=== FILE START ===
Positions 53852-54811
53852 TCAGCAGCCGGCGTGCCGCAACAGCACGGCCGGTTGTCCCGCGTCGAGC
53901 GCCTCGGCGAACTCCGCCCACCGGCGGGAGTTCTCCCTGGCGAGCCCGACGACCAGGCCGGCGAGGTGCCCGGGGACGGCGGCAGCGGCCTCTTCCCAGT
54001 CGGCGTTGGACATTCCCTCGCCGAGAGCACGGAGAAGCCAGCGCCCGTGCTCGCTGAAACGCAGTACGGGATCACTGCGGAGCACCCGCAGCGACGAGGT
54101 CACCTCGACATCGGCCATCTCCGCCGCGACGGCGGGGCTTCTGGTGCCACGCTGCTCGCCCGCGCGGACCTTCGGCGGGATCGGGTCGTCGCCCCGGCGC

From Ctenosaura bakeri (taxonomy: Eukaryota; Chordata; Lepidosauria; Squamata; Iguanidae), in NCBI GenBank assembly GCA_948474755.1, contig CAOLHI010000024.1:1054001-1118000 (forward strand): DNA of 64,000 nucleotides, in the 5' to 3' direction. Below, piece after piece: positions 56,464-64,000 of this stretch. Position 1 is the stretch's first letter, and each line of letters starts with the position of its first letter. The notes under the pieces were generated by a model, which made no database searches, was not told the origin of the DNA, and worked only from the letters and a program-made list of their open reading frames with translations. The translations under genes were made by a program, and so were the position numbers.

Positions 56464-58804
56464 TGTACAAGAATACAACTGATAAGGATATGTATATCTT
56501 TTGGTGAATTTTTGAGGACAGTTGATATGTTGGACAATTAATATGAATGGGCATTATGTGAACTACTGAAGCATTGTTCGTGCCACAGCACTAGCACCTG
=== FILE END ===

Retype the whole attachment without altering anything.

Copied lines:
Positions 53852-54811
53852 TCAGCAGCCGGCGTGCCGCAACAGCACGGCCGGTTGTCCCGCGTCGAGC
53901 GCCTCGGCGAACTCCGCCCACCGGCGGGAGTTCTCCCTGGCGAGCCCGACGACCAGGCCGGCGAGGTGCCCGGGGACGGCGGCAGCGGCCTCTTCCCAGT
54001 CGGCGTTGGACATTCCCTCGCCGAGAGCACGGAGAAGCCAGCGCCCGTGCTCGCTGAAACGCAGTACGGGATCACTGCGGAGCACCCGCAGCGACGAGGT
54101 CACCTCGACATCGGCCATCTCCGCCGCGACGGCGGGGCTTCTGGTGCCACGCTGCTCGCCCGCGCGGACCTTCGGCGGGATCGGGTCGTCGCCCCGGCGC

From Ctenosaura bakeri (taxonomy: Eukaryota; Chordata; Lepidosauria; Squamata; Iguanidae), in NCBI GenBank assembly GCA_948474755.1, contig CAOLHI010000024.1:1054001-1118000 (forward strand): DNA of 64,000 nucleotides, in the 5' to 3' direction. Below, piece after piece: positions 56,464-64,000 of this stretch. Position 1 is the stretch's first letter, and each line of letters starts with the position of its first letter. The notes under the pieces were generated by a model, which made no database searches, was not told the origin of the DNA, and worked only from the letters and a program-made list of their open reading frames with translations. The translations under genes were made by a program, and so were the position numbers.

Positions 56464-58804
56464 TGTACAAGAATACAACTGATAAGGATATGTATATCTT
56501 TTGGTGAATTTTTGAGGACAGTTGATATGTTGGACAATTAATATGAATGGGCATTATGTGAACTACTGAAGCATTGTTCGTGCCACAGCACTAGCACCTG